What Faculty Bring to Move-In Day

By getting involved, faculty members directly work toward institutional goals like creating a positive learning environment and improving retention rates, argues Kirstin Kelley.

August 16, 2017

Last week, Inside Higher Ed published an opinion article by Deborah Cohan about why faculty members shouldn’t help with move-in day or other similar campuswide nonacademic events on campus. While she is absolutely right that faculty members are expected to do a growing number of things outside the scope of what their jobs should require, and women professors -- particularly women professors of color -- take on a disproportionate amount of emotional labor to help their students, Cohan completely misses the point of these asks.

As a residence life professional at a small college, I am often involved with asking other departments and even faculty to lend a hand during particularly busy parts of the academic year. While it’s true that our small department really can use the extra help, we’re also asking because we know that involving members of the campus community seldom seen outside of the classroom has a positive impact on student success. It’s an opportunity for professors to relax a little bit and get to know their students on another level and for students to hear the entire college send the message that everyone here really cares about them as people.

The work student affairs professionals do on a college campus is profound and vital -- and it used to be very much the realm of the faculty. We are responsible for students’ health, safety and overall well-being. That means that we provide a wide range of services from community-building events (like welcome week or midnight breakfast celebrations) to emergency intervention in mental or physical health crises, not just “running a bed-and-breakfast.”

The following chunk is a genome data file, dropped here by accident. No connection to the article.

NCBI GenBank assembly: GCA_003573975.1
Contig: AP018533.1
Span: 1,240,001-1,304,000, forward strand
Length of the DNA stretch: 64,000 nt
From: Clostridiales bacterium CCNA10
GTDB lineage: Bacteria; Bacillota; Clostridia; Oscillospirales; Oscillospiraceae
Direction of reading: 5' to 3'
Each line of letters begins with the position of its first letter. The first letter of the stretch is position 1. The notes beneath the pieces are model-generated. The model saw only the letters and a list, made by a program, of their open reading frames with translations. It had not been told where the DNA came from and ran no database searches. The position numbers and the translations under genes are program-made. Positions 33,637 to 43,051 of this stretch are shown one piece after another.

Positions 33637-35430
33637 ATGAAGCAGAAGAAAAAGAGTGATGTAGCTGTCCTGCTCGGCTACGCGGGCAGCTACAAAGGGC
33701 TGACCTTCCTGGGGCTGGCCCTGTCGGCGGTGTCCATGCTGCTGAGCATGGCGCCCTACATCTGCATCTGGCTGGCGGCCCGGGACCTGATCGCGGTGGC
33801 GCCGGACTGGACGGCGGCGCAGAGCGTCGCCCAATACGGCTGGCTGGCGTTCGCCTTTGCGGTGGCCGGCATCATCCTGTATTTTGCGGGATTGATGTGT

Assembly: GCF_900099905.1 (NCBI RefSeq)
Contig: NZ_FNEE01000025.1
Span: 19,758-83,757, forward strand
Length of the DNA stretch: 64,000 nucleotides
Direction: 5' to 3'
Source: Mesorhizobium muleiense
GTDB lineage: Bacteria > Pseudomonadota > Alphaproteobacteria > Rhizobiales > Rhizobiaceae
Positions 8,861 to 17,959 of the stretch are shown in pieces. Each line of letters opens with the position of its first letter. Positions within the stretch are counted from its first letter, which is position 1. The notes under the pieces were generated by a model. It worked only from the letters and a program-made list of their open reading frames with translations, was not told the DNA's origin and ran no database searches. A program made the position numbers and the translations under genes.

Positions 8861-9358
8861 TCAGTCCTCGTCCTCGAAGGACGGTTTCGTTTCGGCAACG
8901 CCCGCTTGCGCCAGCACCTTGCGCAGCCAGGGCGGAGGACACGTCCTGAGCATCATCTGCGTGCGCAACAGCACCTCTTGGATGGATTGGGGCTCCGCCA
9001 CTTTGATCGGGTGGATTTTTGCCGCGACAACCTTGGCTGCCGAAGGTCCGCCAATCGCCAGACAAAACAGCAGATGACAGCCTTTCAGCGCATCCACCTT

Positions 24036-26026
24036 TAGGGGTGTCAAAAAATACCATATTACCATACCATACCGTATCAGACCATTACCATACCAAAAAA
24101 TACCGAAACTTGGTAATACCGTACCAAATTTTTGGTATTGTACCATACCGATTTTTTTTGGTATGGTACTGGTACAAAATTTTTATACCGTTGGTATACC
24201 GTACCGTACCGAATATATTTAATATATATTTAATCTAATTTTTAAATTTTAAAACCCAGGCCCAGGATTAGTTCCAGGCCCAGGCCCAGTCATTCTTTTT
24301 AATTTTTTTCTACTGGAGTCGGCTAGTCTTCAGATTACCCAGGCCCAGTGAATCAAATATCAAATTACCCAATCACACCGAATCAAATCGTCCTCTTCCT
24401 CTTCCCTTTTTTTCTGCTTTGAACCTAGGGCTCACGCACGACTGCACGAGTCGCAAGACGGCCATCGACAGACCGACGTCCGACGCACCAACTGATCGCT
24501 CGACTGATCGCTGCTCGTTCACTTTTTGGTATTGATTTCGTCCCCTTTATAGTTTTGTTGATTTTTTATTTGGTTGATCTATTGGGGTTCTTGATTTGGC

Although it might sometimes seem gimmicky or “easy,” the work we do is carefully thought out to ensure it will have the biggest, most positive impact on the campus community as a whole -- making faculty members’ lives much easier in the process by addressing conduct issues that arise and assessing potential threats to campus quickly and quietly. Each event and each interaction is intentionally designed to build a range of skills that will help students be more successful while in college and after graduation. When we ask for faculty members’ help, it’s because we genuinely believe they can play a role in helping develop those skills.

While we welcome faculty involvement during many campus events, move-in day is especially important because, for many of our students (and their parents), it’s their first impression of our community. By getting involved with move-in day, faculty directly work toward institutional goals like creating a positive learning environment and improving retention rates. For many students, move-in day is the only time prior to graduation that their parents will set foot on campus.

Leaving parents with the impression that faculty and staff are committed to a holistic sense of their child’s well-being will help ensure they are allies when, just a few short weeks later, students begin experiencing homesickness and doubt about their decision to attend our school. When parents believe the entire school -- especially the faculty -- have their child’s best interests at heart, they are more likely to actively help their children problem solve when inevitably students struggle in college, rather than deciding to transfer or take time off.